Professor Carrie MacEwen
Chair, Academy of Medical Royal Colleges 2017-2020
A pandemic has long been expected. It was, according to many, overdue. There has been planning but, inevitably, when COVID-19 was declared a pandemic much had to be learned and delivered from scratch. Preventing the spread of the virus has affected everyone – all aspects of society have been changed.
This change has caused considerable challenges within healthcare. The desire by the population and medical professionals to keep patients away from the increased risks associated with healthcare facilities meant that virtual consultations, which had previously not been commonplace, rapidly became the norm – but patients and professionals showed they can adapt. Of course, this was not a suitable route for the seriously ill or those requiring diagnostic tests or therapeutic interventions, placing such patients at increased risk. But again, the medical profession responded – working hard from an early stage to maintain patient confidence so that they could be seen and treated safely in a healthcare setting – while at the same time creating adequate facilities to deal with the growing number of patients needing treatment for COVID-19.
‘Perfect did not get in the way of good’ and acceptable compromises were made in ways that would have been unimaginable pre-Covid as necessity accelerated changes that have been developing slowly for years in all aspects of the NHS. The NHS proved itself adaptable and finance, for once, was not seen as a barrier. Instead, clinical input and leadership became the highest rates of exchange and were allowed to flourish. Things were far from ideal and mistakes were made in an evolving situation where everyone was learning constantly. The lack of focus on the needs of care homes was disastrous – it was an error caused, at least in part, by trying to do the right thing (free up beds within the hospital system).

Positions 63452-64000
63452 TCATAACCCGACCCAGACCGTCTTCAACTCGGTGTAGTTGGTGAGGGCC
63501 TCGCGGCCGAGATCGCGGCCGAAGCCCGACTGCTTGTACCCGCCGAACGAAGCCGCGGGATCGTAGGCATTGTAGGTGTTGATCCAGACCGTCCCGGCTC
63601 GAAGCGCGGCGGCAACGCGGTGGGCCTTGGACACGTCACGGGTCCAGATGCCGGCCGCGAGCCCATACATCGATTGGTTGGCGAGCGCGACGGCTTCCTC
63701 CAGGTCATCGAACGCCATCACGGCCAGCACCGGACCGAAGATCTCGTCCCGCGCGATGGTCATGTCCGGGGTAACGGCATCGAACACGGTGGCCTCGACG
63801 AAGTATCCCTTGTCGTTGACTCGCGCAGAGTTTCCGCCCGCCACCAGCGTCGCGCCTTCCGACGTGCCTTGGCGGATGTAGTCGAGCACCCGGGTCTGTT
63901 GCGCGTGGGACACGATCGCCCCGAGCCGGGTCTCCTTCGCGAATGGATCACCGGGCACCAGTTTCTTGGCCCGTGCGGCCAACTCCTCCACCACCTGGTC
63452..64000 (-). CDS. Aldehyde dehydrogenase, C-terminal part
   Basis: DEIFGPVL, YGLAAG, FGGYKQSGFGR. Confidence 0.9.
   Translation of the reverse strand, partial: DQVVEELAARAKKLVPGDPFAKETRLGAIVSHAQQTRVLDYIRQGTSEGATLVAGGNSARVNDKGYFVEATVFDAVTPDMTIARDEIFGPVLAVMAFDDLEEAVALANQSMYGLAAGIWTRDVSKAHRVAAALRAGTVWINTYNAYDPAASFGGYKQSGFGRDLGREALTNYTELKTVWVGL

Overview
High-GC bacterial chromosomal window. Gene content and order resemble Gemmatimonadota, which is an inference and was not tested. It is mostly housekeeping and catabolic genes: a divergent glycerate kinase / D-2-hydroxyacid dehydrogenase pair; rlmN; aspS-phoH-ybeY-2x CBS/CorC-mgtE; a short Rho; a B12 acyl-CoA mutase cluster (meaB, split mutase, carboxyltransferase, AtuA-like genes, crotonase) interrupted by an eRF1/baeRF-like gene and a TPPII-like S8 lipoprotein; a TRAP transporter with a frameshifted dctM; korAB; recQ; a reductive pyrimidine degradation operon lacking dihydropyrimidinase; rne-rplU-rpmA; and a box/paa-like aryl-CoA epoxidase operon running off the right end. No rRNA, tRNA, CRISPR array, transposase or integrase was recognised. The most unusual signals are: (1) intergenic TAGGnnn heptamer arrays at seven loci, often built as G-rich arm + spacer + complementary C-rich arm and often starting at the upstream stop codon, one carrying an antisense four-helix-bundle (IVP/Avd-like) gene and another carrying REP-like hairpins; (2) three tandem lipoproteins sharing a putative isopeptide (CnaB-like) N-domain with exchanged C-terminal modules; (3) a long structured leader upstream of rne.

However, what has impressed me most, but not surprised meat all, has been the commitment and dedication of the healthcare professions. Undertaking training to quickly become a ‘covid-ready’ workforce, moving across their workplace and speciality boundaries in force to deal with this new need and increased staff sickness rates. Keeping infected patients separate from those who were not and effectively and quickly setting up areas with different infection risk profiles. Final year students in all healthcare professions stood up and were counted as they joined the workforce early, while retired staff and those in the private sector too re-joined. For those in training, ways to continue to learn and progress were identified and delivered – the training environment mirroring patient care with virtual experiences and changes in the physical environment to permit some form of continuity. All this despite the many serious challenges and safety concerns from a lack of adequate testing to a shortage of drugs and equipment, in particular PPE.
And now while we restore services – the backlog of those requiring treatment for on-going and new conditions is the major aftermath issue of COVID-19 – we must also embed other positive change such as continued use of the ‘virtual environment’ for consultations, while recognising those that were convenient at the time but are not long term solutions. We have shown our capacity and acceptability for positive change and it is warmly welcomed.
Teams and Zoom have transformed the way we and broadcasters work. A simple down-the-line interview, which could take hours to set up, can now be done in a few minutes
‘While the straightforward media work was intense at times, I can’t deny it wasn’t exhilarating too. Without doubt though, one huge benefit that will emerge from this year has been the strong new working relationships that have been built across colleges and faculties’ comms teams. Whatever the coming months bring, the trust we have in one another and the collaborative way we now work has brought huge benefits in terms of members’ brand equity and our relationship with key partners and the media.’
Dr Stania Kamara
Academy of Medical Royal Colleges, Clinical Fellow, 2019-2020
‘I had a great year at the Academy and I'm so grateful to Carrie and Alastair for the help and support they gave me, as well as the incredible access and many opportunities I had as the academy's Clinical Fellow. The team were fantastic and I'm especially proud of the report on maintaining professional identities and multi-professional working we produced as well as our work on shared decision making with the Choosing Wisely initiative and EBI. I will have fond memories of my time in Dallington Street and have no doubt the experience I gained will be useful as I return to clinical practice.’
The dedication and hard work of all NHS staff during the COVID-19 pandemic has been invaluable. While welcoming measures to support staff, we continue to call for solutions to the long-term workforce shortages, as set out in our response to the People Plan.